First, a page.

Restrictive lung disease

Restrictive lung diseases (or restrictive ventilatory defects) are a category of extrapulmonary, pleural, or parenchymal respiratory diseases that restrict lung expansion, resulting in a decreased lung volume, an increased work of breathing, and inadequate ventilation and/or oxygenation. Pulmonary function test demonstrates a decrease in the forced vital capacity.

Pathophysiology


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In disorders that are intrinsic to the lung parenchyma, the underlying process is usually pulmonary fibrosis (scarring of the lung). As the disease progresses, the normal lung tissue is gradually replaced by scar tissue interspersed with pockets of air. This can lead to parts of the lung having a honeycomb-like appearance.

Presentation



The main symptoms are shortness of breath and cough.

Diagnosis



In restrictive lung disease, both forced expiratory volume in one second (FEV1) and forced vital capacity (FVC) are reduced, however, the decline in FVC is more than that of FEV1, resulting in a higher than 80% FEV1/FVC ratio. In obstructive lung disease however, FEV1 is reduced while FVC remains stable, consequentially depicting a lower FEV1/FVC ratio.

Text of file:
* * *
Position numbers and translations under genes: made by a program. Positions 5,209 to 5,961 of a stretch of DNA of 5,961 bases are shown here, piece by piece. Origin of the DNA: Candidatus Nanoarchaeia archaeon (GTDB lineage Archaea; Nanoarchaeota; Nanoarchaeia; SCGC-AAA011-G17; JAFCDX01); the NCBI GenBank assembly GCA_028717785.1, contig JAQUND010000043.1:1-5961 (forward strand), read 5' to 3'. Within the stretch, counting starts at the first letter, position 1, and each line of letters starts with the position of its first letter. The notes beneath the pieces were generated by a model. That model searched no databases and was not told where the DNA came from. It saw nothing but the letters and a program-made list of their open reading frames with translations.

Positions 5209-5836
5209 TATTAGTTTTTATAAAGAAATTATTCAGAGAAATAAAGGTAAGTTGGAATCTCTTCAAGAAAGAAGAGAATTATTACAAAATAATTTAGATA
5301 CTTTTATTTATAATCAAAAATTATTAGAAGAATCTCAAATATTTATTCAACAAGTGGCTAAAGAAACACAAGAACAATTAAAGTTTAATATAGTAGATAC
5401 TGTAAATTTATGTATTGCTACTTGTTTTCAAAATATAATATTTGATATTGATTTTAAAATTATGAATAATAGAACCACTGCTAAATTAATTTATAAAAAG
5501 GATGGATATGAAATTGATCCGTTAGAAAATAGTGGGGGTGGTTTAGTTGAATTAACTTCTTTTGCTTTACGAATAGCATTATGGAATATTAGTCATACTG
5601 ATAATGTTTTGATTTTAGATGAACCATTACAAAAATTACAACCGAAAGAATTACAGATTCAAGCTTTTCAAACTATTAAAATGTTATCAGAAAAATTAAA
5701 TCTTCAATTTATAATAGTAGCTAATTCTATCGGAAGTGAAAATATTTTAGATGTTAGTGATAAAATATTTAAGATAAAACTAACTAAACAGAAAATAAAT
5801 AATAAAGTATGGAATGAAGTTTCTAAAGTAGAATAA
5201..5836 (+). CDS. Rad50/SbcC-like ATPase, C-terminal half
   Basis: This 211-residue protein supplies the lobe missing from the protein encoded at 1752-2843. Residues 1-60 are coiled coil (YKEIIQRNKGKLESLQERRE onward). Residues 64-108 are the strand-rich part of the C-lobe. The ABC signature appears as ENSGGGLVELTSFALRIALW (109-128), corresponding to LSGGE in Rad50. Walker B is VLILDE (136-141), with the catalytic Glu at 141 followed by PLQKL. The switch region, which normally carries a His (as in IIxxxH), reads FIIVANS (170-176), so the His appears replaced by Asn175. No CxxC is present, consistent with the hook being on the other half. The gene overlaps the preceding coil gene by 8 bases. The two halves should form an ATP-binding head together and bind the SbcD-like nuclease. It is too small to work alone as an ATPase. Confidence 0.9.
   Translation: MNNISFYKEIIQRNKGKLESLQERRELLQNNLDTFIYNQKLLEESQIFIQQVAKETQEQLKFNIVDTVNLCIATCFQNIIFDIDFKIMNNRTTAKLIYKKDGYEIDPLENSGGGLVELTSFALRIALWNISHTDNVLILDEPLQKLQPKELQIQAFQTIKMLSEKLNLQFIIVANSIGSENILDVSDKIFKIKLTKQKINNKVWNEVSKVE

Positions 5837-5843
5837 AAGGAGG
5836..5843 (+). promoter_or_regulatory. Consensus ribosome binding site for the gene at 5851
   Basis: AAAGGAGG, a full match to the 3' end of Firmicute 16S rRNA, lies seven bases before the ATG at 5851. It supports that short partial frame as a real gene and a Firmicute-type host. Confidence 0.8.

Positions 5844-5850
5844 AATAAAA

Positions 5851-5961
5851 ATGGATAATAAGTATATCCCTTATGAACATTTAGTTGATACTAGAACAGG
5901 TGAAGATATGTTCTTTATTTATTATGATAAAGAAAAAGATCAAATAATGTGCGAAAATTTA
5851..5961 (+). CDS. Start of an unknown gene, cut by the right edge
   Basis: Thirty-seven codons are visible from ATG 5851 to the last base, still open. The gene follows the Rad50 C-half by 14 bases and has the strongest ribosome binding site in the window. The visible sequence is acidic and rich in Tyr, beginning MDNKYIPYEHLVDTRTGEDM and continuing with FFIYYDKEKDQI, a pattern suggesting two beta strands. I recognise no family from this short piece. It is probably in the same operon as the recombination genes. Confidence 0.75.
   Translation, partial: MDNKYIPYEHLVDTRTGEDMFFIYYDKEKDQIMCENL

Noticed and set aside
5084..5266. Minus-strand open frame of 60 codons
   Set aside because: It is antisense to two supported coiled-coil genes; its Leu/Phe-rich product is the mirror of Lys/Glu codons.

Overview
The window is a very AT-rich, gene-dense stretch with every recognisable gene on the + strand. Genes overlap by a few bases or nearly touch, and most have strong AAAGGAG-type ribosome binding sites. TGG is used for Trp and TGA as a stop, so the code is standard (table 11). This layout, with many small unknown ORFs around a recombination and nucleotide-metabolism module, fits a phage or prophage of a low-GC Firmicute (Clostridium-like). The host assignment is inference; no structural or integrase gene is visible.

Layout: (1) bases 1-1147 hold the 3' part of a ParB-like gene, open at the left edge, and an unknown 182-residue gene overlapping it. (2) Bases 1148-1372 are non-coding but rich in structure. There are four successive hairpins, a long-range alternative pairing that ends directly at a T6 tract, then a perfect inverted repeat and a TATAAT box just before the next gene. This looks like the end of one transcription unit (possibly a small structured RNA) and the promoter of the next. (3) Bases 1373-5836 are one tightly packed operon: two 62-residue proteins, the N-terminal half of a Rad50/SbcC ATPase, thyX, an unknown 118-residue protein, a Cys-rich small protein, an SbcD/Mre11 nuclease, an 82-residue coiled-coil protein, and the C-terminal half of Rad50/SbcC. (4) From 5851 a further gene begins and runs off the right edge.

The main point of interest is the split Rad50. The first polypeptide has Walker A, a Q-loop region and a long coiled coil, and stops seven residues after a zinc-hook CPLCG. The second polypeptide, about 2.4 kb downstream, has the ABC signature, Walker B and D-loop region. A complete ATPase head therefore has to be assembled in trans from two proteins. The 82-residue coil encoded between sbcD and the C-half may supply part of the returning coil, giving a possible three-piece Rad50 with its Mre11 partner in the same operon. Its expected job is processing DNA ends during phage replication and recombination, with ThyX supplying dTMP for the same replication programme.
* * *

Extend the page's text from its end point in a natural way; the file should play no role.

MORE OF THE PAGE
One definition requires a total lung capacity which is 80% or less of the expected value.

Causes and classification



Restrictive lung diseases may be due to specific causes which can be intrinsic to the parenchyma of the lung, or extrinsic to it.

Intrinsic

  • Pneumoconiosis caused by long-term exposure to dusts, especially in mining. For example Asbestosis.
  • Radiation fibrosis, usually from the radiation given for cancer treatment.
  • Certain drugs such as amiodarone, bleomycin and methotrexate.
  • As a consequence of another disease such as rheumatoid arthritis.
  • Hypersensitivity pneumonitis due to an allergic reaction to inhaled particles.
  • Acute respiratory distress syndrome (ARDS), a severe lung condition occurring in response to a critical illness or injury.
  • Infant respiratory distress syndrome due to a deficiency of surfactant in the lungs of a baby born prematurely.

Many cases of restrictive lung disease are idiopathic (have no known cause). Still, there is generally pulmonary fibrosis. Examples are:

  • Idiopathic pulmonary fibrosis
  • Idiopathic interstitial pneumonia, of which there are several types
  • Sarcoidosis
  • Eosinophilic pneumonia
  • Lymphangioleiomyomatosis
  • Pulmonary Langerhans' cell histiocytosis
  • Pulmonary alveolar proteinosis

Conditions specifically affecting the interstitium are called interstitial lung diseases.

Extrinsic

  • Extrinsic asthma is also a type of restrictive lung disease.
  • Nonmuscular diseases of the upper thorax such as kyphosis and chest wall deformities.
  • Diseases restricting lower thoracic/abdominal volume (e.g. obesity, diaphragmatic hernia, or the presence of ascites).
  • Pleural thickening.


1 comments:

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